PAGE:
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Can we teach happiness (and is it worthwhile)?

23 Sep

Dalai Lama     A couple of days ago the Dalai Lama’s endorsement of an Action for Happiness course which offers training in how to be happy made the headlines. ‘Can happiness really be taught?’ the media were asking.

Personally I’m not knocking such courses. I’m sure lots of people find them helpful. At one time I would probably have got quite a lot out of one myself; and they certainly provide a cheaper alternative to psychotherapy or psychoanalysis. But I’d like to make a couple of observations. 

Firstly, on the individual level if we want to achieve something we generally have to suffer a bit, or even quite a lot. We have to work and worry and deal with self-doubt and stay at our desks or in our workshops instead of going out to the pub with our friends. And secondly, for me, the happiness of the individual is not the main point. I found an excellent illustration of this in a comment made by one of the previous participants in a happiness course. ‘I’ve not got a lot of money,’ the young woman said. ‘But I’ve learnt to get pleasure from some very simple things, like buying a homeless person a sandwich and a cup of coffee. Something like that makes me feel so much better.’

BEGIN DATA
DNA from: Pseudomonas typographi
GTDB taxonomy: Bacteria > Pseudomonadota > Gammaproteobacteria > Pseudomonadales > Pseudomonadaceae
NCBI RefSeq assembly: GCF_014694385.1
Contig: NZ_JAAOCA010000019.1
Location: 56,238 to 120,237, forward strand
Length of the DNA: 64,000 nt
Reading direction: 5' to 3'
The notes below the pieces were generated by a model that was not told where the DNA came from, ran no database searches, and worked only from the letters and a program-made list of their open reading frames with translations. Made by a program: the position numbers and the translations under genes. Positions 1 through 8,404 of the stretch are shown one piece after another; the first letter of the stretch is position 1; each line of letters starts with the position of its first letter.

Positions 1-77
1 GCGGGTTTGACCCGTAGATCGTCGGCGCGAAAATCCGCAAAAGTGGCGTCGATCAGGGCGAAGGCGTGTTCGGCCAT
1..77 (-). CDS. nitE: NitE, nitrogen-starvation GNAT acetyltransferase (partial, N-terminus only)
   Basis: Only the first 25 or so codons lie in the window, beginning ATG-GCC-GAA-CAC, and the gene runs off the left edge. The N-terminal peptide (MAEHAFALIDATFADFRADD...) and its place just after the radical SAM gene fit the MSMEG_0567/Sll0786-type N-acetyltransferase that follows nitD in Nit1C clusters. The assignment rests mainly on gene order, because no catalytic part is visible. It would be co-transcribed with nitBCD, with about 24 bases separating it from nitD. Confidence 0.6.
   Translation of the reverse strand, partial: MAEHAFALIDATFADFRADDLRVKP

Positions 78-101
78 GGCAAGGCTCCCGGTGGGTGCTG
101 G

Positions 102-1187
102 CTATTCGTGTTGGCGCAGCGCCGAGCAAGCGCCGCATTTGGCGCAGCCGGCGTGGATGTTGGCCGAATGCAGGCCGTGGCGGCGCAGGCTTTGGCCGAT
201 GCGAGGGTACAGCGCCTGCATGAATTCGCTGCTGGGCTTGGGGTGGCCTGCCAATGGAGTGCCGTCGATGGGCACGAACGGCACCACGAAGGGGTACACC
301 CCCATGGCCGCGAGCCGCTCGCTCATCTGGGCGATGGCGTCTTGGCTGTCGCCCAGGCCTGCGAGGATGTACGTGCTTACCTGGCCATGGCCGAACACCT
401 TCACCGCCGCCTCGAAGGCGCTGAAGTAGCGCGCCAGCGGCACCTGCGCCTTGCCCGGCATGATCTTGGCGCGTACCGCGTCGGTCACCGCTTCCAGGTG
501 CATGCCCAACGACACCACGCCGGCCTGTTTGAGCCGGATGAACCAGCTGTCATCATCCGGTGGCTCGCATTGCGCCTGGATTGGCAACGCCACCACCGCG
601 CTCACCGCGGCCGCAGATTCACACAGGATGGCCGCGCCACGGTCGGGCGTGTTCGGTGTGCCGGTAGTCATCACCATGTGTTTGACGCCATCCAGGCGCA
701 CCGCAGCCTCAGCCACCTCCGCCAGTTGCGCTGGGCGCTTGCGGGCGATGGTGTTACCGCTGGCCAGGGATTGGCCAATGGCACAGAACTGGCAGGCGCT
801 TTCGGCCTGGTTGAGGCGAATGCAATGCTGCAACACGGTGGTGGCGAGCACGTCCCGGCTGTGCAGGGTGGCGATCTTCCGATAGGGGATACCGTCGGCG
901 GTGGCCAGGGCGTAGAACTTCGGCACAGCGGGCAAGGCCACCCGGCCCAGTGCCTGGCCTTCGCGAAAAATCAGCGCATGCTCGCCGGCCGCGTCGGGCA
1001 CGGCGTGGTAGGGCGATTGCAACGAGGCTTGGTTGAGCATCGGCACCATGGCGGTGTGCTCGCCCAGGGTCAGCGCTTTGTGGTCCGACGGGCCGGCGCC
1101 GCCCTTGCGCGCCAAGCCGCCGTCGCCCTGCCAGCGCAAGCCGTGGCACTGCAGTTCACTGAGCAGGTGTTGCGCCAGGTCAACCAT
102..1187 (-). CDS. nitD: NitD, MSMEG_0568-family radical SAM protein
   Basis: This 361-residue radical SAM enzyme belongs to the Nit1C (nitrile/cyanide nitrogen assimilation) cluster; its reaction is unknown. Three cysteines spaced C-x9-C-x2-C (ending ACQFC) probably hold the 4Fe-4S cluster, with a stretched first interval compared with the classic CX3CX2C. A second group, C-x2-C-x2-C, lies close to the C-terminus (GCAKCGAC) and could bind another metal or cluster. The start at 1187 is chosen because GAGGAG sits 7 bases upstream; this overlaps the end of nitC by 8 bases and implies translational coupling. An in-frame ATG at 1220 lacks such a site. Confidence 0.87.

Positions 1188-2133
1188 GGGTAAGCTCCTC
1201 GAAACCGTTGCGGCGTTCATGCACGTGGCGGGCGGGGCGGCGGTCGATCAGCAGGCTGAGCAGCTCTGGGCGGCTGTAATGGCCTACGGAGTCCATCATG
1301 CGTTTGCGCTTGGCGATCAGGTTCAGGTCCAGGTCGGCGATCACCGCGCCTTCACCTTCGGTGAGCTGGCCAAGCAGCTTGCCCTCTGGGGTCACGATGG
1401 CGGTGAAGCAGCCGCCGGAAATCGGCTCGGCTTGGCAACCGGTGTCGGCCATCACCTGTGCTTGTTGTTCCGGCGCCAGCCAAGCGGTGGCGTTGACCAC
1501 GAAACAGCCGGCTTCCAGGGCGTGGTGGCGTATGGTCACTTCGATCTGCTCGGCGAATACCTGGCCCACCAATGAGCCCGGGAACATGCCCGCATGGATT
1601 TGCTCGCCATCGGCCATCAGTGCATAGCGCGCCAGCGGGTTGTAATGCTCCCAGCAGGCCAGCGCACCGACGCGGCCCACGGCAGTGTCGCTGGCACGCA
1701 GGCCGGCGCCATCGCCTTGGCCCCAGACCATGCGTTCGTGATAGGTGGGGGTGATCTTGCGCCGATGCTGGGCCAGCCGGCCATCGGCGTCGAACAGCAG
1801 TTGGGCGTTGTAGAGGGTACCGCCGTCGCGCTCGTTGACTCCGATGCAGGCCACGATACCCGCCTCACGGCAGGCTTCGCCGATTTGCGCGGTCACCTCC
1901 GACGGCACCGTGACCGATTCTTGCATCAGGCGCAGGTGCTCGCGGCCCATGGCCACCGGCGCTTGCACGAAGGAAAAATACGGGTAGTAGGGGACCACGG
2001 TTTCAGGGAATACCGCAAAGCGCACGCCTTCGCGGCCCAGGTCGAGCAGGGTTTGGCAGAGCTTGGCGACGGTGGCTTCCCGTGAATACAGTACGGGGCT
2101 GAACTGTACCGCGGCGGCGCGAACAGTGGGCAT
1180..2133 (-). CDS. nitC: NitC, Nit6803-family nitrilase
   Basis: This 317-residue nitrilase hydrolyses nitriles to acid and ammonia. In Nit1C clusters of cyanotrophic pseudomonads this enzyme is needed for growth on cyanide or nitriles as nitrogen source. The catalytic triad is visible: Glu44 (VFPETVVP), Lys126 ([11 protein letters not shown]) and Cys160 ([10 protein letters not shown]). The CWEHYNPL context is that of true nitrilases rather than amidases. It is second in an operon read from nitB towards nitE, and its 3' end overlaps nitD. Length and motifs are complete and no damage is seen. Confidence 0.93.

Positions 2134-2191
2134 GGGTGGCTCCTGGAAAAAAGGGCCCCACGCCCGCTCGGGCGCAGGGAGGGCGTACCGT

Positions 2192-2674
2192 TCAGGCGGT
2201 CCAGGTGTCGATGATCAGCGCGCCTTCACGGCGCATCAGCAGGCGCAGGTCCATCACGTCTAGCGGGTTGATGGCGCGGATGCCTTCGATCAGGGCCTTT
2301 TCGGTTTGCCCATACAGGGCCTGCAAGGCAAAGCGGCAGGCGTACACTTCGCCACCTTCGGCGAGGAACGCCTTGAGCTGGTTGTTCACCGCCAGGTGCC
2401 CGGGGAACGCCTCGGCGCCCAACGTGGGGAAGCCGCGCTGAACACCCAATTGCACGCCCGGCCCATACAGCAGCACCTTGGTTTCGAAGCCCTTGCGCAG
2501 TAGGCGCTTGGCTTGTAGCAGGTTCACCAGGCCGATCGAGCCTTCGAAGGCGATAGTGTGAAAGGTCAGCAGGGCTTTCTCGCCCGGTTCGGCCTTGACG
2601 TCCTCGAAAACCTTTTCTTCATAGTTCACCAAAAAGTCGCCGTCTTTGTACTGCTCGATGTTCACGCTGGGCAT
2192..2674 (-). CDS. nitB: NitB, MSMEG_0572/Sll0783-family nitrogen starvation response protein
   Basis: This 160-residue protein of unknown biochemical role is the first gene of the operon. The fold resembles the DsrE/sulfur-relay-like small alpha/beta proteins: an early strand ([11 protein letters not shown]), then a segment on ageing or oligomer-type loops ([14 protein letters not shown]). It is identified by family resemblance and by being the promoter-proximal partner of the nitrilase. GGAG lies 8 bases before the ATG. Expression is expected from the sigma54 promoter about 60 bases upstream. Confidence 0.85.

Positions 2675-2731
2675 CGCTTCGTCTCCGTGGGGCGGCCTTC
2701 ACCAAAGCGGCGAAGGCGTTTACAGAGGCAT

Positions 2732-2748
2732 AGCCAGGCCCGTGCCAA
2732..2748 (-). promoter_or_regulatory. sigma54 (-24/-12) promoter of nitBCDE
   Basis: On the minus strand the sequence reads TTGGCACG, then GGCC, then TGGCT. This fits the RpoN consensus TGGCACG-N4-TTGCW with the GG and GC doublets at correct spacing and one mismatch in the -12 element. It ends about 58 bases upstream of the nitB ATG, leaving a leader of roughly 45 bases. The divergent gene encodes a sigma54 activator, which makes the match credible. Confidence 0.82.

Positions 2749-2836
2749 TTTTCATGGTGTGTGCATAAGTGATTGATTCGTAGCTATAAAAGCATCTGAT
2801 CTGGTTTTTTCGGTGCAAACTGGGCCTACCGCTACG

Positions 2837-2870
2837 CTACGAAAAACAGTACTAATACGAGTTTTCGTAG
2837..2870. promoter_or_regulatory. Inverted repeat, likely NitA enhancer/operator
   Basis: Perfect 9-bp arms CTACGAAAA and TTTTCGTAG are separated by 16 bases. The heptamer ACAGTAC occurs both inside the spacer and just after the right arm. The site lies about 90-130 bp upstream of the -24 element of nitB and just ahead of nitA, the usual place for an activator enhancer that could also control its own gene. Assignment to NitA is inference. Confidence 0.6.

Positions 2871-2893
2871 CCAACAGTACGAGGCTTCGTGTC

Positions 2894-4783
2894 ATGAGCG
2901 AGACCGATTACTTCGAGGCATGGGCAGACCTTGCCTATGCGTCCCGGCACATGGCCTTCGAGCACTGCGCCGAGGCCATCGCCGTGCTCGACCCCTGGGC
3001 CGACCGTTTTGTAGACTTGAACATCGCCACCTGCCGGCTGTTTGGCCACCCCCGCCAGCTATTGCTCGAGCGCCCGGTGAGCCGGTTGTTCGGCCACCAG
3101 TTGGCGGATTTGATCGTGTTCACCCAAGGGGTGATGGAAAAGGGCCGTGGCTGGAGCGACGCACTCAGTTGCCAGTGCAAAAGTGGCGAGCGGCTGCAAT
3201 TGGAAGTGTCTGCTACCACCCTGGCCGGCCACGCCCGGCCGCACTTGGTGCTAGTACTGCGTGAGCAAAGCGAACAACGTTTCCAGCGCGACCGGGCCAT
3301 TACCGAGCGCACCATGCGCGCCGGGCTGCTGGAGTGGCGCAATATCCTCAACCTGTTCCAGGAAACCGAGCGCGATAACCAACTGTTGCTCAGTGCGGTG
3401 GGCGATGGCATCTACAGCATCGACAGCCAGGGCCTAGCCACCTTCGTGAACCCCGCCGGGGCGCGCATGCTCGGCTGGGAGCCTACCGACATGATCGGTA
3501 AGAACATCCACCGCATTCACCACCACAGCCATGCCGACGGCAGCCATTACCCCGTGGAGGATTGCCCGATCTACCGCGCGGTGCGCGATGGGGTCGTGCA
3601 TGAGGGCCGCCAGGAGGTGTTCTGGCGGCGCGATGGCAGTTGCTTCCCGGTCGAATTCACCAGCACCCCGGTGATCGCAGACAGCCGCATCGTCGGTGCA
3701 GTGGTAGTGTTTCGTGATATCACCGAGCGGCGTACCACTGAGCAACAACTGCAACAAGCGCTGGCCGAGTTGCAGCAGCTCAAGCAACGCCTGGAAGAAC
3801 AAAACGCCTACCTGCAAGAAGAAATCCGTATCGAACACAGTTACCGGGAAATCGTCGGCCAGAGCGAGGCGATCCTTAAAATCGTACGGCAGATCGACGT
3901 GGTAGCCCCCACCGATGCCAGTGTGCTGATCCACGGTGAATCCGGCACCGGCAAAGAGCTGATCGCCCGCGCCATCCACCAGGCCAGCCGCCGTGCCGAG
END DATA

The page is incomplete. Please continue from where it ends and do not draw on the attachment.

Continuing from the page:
Good on her. It’s more than I ever do for a homeless person, and I bet the recipient as well as the giver felt better for a while too. But we mustn’t believe that the homeless person’s prospects are going to be fundamentally changed by her action. The point as far as the homeless person is concerned is that the rest of us ought to be struggling to change the world, not just making it a little bit nicer for the one on the streets. For the individual who takes on such a burden on a full-time basis this may well mean the end of happiness, not its beginning, because it will be hard and exhausting and soul-destroying and certainly in the short term a failure. I’m not brave enough to do it myself, but I do hope that there are people out there who will make that sacrifice, because there’s an awful lot that needs to be done.